"It was all so endearing. I felt like I went back to my grade school self, when “Strong” was first released and I had finally understood what it meant to be kilig. My reverie was affirmed when I received a text at that moment from longtime pal Cybs, who was also in the concert that night. Her text: “Shit, I’m back to being hopelessly in love. I love you Rick, pota.” [...] And then, something happened.

"Rick Astley said the words, “I have been told…” OMGAHD! He mentioned that he had heard about Roderick, and that he invited him to come up on stage and perform with him at the end of the show. He even said it had to be towards the end of the show because he was sure people would leave after they saw Roderick perform. Oh, and Rick even said that he wasn’t dancing because “at (his) age, I can’t dance that much anymore, so I’m saving it for the last song with Roderick.”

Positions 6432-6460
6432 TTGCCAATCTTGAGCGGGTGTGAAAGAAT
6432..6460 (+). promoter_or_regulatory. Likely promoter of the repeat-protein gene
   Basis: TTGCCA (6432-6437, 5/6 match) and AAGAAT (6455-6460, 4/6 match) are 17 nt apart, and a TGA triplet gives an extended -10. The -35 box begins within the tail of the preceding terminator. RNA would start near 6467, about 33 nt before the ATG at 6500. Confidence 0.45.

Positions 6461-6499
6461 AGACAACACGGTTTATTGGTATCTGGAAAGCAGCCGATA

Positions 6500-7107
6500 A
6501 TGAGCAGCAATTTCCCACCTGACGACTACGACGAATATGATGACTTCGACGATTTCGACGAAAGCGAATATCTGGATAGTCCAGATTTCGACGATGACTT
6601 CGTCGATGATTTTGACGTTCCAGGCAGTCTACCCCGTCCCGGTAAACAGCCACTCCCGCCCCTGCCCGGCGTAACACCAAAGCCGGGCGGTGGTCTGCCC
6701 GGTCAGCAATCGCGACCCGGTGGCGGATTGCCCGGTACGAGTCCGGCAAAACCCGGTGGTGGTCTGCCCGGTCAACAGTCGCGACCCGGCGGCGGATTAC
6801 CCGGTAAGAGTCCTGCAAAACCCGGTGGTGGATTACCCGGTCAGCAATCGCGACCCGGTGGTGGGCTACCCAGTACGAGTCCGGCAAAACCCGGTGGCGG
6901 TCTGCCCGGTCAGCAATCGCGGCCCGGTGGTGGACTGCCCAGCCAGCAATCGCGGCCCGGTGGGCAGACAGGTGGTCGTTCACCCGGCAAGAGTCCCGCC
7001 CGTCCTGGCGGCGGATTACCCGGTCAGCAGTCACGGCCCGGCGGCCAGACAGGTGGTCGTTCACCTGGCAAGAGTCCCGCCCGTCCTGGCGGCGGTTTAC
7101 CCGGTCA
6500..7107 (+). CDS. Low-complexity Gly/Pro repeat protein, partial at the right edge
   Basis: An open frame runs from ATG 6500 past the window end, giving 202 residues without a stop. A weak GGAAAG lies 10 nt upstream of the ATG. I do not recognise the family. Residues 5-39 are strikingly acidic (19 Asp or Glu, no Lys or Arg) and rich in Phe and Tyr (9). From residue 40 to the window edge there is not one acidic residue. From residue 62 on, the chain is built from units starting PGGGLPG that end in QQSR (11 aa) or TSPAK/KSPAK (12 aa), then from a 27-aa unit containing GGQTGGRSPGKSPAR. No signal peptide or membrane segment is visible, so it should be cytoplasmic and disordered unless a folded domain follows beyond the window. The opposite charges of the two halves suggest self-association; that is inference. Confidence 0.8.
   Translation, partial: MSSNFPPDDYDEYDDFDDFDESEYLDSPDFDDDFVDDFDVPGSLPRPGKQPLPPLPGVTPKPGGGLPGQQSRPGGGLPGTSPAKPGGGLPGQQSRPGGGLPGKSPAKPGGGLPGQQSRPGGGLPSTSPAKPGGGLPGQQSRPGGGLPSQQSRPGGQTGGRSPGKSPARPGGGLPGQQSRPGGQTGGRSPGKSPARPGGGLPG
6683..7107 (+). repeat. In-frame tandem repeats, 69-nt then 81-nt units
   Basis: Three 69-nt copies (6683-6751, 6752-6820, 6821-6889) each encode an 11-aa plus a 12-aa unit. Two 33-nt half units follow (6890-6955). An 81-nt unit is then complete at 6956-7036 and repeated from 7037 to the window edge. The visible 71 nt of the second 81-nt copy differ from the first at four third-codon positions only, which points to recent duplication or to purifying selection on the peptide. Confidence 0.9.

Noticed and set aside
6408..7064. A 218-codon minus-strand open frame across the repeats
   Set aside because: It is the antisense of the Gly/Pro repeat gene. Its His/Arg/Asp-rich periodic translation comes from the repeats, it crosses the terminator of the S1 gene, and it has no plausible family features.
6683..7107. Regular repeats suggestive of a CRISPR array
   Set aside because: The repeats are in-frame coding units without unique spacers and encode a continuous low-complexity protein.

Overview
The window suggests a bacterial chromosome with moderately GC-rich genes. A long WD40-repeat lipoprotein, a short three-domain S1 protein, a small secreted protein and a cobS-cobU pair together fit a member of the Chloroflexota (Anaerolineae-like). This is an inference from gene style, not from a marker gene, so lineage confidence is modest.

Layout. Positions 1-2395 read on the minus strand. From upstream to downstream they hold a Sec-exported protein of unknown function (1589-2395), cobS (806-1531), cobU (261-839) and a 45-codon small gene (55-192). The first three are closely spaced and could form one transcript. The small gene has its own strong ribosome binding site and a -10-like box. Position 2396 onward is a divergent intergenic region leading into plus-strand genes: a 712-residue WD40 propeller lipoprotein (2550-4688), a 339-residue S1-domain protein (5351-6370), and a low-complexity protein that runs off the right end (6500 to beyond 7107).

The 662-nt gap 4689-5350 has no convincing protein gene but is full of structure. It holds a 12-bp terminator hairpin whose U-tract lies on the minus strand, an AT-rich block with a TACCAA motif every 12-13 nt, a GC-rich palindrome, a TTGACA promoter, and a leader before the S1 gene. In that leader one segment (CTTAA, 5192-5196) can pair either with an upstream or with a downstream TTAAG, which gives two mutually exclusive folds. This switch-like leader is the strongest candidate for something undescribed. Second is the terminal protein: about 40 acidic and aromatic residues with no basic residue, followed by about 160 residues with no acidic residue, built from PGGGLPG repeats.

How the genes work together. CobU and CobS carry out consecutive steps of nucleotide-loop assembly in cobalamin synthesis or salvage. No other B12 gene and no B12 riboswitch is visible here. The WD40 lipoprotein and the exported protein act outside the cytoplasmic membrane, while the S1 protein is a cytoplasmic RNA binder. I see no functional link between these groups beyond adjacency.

"I couldn’t believe it. I nearly jumped off the balcony at Upper B.

"Finally, it happened. Chants of “Ku-ya Dick! Ku-ya Dick!” thundered the Big Dome. Rick Astley grabbed a guitar and motioned to his stage left. And up the stage came Roderick Paulate. They did an acoustic duet of “Never Gonna Give you Up.” Kuya Dick even did his signature side-to-side right (repeat left) dance moves! The crowd went absolutely freaking nuts. To quote Kung Fu Panda, it was pure awesomeness."

So, wow. Manila just got rickrolled! And we loved every minute of it. ;)

Friday, August 01, 2008

Is it a monsterrr?

What's that coming over the hill? Is it a monster? Is it a monsterrr?

" was like no animal anyone had seen before. A stout, hairless creature with a beak, claws, and the almond-shaped eyes familiar from renderings of space aliens, it looked, in short, like a monster. Hence the headline: "Dead Monster Washes Ashore in Montauk.""

Story here!